I am a double major in mathematics and electrical engineering. Towards the end of my mathematics major, I began to develop an interest in combinatorics (specifically graph theory), and am seriously considering a Ph.D. in the subject.
Having developed the interest late, my senior thesis will be in a different topic (complex ODEs), but I would have completed one course in combinatorics/graph theory (an upper-level undergraduate course using a grad-level text - I expect a strong reference from the professor teaching this course).
The courses I have completed are basically both the undergraduate and graduate-level algebra sequence, analysis in R and R^n (without a formal introduction to Lebesgue measure), discrete math (for EECS), applied probability, one course in numerical methods, PDEs, applied complex variables, and a "mathematical methods for sciences" course (focusing on special functions, variational calculus, and integral transforms).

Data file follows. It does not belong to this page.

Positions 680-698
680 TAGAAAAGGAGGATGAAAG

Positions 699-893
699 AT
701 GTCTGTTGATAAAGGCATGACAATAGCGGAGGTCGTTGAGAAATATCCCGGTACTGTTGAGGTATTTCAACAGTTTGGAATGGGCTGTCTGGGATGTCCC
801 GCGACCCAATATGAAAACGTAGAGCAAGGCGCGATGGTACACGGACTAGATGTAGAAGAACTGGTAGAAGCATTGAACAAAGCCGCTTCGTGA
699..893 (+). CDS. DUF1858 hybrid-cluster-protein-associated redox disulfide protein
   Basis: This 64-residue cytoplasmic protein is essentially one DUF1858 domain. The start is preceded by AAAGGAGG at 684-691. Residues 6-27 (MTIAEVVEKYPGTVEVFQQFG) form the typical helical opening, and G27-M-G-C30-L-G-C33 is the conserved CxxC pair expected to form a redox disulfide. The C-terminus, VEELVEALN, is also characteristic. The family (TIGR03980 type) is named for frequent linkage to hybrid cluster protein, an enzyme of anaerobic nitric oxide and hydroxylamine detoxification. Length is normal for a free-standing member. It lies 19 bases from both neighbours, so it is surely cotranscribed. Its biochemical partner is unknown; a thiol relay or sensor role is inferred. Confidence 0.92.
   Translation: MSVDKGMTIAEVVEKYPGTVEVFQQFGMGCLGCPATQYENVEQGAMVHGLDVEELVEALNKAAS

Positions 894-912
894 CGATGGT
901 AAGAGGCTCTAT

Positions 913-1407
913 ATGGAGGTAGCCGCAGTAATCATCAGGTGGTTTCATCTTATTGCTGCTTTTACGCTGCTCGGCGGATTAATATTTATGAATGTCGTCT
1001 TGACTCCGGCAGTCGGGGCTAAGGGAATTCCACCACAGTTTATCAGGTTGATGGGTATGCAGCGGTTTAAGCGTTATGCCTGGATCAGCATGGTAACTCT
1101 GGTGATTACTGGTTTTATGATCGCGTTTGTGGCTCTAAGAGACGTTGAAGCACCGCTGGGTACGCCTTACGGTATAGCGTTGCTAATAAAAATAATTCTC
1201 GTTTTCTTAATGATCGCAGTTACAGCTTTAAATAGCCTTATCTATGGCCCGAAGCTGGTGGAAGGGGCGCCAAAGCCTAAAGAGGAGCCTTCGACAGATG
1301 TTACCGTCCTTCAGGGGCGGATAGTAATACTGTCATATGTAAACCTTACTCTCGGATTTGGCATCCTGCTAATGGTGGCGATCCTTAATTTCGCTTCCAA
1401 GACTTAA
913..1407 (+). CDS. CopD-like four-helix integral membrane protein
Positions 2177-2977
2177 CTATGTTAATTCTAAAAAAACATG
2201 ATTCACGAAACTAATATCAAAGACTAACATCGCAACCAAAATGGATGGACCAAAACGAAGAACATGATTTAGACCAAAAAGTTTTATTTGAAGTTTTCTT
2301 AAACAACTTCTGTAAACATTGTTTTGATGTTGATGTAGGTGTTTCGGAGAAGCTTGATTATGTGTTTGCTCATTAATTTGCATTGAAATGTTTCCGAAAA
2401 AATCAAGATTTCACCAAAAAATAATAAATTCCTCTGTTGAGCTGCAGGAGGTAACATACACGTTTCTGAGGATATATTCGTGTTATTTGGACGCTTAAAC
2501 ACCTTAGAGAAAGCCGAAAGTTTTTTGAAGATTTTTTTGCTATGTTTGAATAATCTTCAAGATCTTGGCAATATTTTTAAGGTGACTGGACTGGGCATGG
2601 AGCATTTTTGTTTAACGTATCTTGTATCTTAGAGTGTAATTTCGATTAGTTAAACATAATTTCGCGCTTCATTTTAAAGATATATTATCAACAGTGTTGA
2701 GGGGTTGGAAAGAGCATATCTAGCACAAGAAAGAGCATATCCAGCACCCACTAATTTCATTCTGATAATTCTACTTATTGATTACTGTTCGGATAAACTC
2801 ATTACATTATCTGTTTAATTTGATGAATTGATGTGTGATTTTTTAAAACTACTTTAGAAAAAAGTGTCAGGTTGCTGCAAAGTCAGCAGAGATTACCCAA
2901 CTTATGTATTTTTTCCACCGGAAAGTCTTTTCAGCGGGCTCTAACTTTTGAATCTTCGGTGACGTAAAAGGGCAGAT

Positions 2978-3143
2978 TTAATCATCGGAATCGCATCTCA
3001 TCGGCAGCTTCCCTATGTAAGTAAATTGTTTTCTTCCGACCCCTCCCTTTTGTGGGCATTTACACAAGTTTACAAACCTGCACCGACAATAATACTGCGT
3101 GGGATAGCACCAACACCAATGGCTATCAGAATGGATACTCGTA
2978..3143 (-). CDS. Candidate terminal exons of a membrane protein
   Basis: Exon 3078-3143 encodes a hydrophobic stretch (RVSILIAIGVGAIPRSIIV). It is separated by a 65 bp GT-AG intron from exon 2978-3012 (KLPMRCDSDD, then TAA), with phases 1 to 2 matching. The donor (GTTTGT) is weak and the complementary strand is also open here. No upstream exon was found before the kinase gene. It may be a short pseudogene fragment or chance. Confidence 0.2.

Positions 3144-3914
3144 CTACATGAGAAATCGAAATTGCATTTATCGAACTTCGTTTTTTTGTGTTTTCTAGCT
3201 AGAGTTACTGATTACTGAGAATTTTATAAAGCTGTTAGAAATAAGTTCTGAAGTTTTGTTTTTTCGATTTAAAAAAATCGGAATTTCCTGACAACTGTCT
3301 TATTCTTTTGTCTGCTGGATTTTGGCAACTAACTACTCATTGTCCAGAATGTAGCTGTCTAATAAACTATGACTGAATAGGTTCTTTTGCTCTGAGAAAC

I won't have the standard math major courses(i.e, topology, measure theory, and number theory.) I plan to focus more on applications than theory in my combinatorics Ph.D.
Would additional coursework be necessary for a Ph.D. in combinatorics (specifically graph theory)? (I could potentially delay my degree by a year and spend time as a non-degree student at another university, or complete a non-thesis track master's degree before applying for a masters/Ph.d.). Any advice would be appreciated.